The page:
Building a Static File Server in ASP.NET Core RC2 with the CLI

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Building a Static File Server in ASP.NET Core RC2 with the CLI


09 Jun, 2016


The Pitch

The fine folks over at Microsoft released ASP.NET Core RC2 this week which dramatically changed a lot of things under the hood and introduced the new dotnet CLI, a command line interface that works on Windows, OSX and Linux. You can find installers for your platform at dot.net.

With this release, most of the major interfaces and apis are locked in and will most likely not change between now and RTM. I felt it was a good time to start digging in and learning the new platform. You can of course install the Visual Studio tooling and use File > New Project to generate everything for you and start working with the new MVC/Entity Framework bits right away. But I am looking for a deeper understanding of how these things fit together. So I set out to build a simple static file server using only the CLI and a text editor. I also wanted to do this completely in OSX.

The Setup

To get a development environment setup, you need to first install the platform. On OSX, this involves installing OpenSSL followed by the .NET Core SDK via a pkg package. Detailed instructions can be found here.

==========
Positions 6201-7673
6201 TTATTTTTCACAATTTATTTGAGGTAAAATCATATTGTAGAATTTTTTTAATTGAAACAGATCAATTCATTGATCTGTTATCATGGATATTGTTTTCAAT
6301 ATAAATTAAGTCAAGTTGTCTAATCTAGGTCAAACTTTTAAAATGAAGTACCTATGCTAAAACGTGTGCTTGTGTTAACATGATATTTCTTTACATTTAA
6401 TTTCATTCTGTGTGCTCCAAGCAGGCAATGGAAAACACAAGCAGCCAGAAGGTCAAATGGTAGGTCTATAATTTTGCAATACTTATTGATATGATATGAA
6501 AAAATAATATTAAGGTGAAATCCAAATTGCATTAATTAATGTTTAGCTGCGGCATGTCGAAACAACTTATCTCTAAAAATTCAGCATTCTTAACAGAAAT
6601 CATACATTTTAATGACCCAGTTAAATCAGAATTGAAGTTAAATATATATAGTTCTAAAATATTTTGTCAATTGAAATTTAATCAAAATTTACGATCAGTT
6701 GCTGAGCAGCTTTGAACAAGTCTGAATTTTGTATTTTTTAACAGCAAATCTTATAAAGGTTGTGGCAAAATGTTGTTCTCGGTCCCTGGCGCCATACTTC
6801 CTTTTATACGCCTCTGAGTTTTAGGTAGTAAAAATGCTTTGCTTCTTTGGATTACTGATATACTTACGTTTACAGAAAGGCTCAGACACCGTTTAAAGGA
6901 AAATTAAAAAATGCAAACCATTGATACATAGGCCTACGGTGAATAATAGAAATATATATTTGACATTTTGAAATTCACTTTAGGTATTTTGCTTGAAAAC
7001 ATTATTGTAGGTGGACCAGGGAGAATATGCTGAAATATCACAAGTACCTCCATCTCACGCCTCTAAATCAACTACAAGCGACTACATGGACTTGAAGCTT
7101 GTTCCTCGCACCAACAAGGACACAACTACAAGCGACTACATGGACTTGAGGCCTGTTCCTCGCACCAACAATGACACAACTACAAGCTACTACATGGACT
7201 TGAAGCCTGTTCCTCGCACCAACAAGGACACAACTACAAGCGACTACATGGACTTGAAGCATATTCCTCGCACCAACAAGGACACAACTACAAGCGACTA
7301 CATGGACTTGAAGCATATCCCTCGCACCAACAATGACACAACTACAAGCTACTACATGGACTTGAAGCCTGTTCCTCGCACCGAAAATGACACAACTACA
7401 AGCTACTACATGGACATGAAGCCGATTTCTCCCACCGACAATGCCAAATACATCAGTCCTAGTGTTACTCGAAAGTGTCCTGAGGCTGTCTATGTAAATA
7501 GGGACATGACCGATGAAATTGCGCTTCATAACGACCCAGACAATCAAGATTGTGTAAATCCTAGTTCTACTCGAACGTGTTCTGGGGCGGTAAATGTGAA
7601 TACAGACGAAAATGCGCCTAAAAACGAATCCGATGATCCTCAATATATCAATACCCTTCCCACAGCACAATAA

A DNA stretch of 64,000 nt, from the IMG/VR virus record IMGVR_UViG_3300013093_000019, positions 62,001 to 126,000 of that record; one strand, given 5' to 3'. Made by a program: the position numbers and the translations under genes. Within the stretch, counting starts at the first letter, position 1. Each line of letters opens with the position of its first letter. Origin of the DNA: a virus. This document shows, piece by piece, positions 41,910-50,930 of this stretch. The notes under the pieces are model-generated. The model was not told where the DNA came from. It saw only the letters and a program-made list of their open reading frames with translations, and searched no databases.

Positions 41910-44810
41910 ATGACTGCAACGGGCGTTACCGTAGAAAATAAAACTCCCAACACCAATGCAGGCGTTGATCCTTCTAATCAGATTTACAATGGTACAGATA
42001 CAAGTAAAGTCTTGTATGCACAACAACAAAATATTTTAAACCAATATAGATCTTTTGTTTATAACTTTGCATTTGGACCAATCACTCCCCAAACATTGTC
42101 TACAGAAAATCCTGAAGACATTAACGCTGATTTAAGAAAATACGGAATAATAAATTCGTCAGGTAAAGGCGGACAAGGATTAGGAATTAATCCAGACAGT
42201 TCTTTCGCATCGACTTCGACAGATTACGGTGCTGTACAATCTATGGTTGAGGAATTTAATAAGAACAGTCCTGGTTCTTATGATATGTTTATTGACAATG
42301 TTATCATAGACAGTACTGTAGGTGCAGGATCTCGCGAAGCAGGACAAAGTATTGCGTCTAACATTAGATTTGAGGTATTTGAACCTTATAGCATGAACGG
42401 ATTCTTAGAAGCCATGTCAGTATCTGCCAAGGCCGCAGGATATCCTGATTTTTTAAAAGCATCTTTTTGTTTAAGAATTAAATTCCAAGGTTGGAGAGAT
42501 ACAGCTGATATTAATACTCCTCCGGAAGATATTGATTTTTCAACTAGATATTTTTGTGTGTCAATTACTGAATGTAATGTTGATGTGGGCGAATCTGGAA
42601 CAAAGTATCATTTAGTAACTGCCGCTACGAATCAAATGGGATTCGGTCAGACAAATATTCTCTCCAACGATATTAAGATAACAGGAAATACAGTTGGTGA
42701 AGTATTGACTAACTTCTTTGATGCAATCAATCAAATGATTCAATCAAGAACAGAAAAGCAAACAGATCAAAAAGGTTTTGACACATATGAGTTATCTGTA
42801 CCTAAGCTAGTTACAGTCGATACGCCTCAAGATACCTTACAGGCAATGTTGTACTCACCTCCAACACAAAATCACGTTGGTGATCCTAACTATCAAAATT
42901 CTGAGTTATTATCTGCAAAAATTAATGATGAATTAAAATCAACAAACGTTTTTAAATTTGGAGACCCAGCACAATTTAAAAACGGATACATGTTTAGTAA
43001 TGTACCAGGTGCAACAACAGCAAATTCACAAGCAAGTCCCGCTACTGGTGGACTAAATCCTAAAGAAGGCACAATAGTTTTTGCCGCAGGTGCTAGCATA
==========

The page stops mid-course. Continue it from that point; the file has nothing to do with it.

You will also need a text editor; you are free to use any you like but Visual Studio Code has some nice built in features that make working with C# and .NET Core similar to what you may be used to in Visual Studio on windows. I found that while a bit buggy the Insiders build offered the best full experence.

Once everything is installed, you can verify your environment by firing up bash and issuing the following commands:

dotnet --info will display details about the version of the CLI and your environment like this.

dotnet info output

code-insiders -v will display the version of Visual Studio Code like this.

code version output

Note: These validation steps work similarly on Linux and Windows (via PowerShell).